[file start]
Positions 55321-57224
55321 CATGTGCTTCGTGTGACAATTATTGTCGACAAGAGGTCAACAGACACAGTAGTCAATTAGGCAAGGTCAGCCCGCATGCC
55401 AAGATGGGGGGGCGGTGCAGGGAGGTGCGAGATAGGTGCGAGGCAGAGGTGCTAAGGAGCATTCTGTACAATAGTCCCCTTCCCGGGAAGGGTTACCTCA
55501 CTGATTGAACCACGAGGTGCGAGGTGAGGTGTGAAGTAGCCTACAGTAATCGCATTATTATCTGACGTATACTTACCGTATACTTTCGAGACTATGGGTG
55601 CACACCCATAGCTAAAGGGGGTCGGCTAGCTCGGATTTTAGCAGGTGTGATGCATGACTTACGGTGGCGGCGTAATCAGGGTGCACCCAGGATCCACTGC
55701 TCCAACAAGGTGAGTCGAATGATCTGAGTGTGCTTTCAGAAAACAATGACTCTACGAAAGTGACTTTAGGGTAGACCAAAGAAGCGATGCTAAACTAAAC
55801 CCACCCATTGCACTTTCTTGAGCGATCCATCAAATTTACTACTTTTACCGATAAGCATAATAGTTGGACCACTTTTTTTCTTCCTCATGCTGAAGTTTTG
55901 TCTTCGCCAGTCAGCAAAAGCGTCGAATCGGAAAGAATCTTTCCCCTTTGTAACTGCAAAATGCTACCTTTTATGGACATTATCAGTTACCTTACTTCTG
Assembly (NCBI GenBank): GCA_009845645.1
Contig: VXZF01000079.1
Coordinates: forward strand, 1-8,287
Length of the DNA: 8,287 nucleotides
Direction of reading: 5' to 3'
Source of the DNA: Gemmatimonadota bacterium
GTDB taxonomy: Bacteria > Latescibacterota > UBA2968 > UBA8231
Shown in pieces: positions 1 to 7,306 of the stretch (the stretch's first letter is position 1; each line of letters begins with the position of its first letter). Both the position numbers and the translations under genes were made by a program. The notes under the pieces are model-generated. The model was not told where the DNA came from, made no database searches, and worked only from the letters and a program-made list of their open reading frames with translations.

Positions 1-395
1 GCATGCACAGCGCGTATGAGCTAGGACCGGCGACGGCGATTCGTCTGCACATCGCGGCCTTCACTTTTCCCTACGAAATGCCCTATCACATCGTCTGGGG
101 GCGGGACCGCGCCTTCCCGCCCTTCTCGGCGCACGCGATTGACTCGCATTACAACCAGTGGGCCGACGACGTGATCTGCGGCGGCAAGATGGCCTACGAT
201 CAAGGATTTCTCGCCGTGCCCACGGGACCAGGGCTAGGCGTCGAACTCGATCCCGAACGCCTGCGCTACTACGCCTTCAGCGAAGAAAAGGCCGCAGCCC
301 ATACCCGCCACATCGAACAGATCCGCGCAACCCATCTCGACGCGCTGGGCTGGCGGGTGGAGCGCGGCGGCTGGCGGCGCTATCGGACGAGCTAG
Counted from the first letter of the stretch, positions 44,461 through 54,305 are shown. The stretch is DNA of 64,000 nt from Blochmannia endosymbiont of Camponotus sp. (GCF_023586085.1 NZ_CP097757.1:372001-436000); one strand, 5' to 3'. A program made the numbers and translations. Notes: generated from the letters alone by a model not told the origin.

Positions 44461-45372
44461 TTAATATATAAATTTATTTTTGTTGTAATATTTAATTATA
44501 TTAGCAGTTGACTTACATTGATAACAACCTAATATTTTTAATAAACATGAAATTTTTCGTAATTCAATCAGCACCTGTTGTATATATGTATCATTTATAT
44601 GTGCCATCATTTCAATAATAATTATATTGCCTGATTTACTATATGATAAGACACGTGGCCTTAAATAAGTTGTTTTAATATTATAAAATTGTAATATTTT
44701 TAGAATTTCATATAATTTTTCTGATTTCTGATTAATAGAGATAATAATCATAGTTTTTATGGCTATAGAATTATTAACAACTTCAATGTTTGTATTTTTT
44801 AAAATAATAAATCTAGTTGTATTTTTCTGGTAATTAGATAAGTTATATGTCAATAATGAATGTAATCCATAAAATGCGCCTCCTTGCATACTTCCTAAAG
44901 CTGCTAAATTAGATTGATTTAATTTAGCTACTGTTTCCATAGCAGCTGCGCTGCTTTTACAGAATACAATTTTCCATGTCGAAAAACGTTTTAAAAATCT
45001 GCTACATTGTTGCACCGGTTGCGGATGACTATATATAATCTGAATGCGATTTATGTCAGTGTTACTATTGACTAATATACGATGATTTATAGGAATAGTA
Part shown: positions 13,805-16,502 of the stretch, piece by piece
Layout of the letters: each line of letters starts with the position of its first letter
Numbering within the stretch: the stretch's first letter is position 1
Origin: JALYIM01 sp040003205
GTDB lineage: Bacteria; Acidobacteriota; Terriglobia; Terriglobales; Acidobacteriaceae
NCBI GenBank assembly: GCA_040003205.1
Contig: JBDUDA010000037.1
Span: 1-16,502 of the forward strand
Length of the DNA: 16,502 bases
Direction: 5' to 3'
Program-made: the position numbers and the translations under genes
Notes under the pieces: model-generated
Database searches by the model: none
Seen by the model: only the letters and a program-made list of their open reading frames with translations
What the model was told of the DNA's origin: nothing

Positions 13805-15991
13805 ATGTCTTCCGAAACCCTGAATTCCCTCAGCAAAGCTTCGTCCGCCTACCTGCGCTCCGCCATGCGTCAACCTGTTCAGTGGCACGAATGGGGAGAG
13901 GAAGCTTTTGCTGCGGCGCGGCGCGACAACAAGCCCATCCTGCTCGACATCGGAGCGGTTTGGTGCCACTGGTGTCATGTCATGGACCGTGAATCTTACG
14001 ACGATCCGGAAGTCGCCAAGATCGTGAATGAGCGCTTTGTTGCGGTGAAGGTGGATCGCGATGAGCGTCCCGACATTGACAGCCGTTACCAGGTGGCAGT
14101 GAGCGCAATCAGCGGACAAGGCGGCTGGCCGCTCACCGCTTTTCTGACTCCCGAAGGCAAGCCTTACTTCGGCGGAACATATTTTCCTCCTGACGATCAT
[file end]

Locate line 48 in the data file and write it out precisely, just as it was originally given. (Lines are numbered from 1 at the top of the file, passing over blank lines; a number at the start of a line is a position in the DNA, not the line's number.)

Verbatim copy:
13901 GAAGCTTTTGCTGCGGCGCGGCGCGACAACAAGCCCATCCTGCTCGACATCGGAGCGGTTTGGTGCCACTGGTGTCATGTCATGGACCGTGAATCTTACG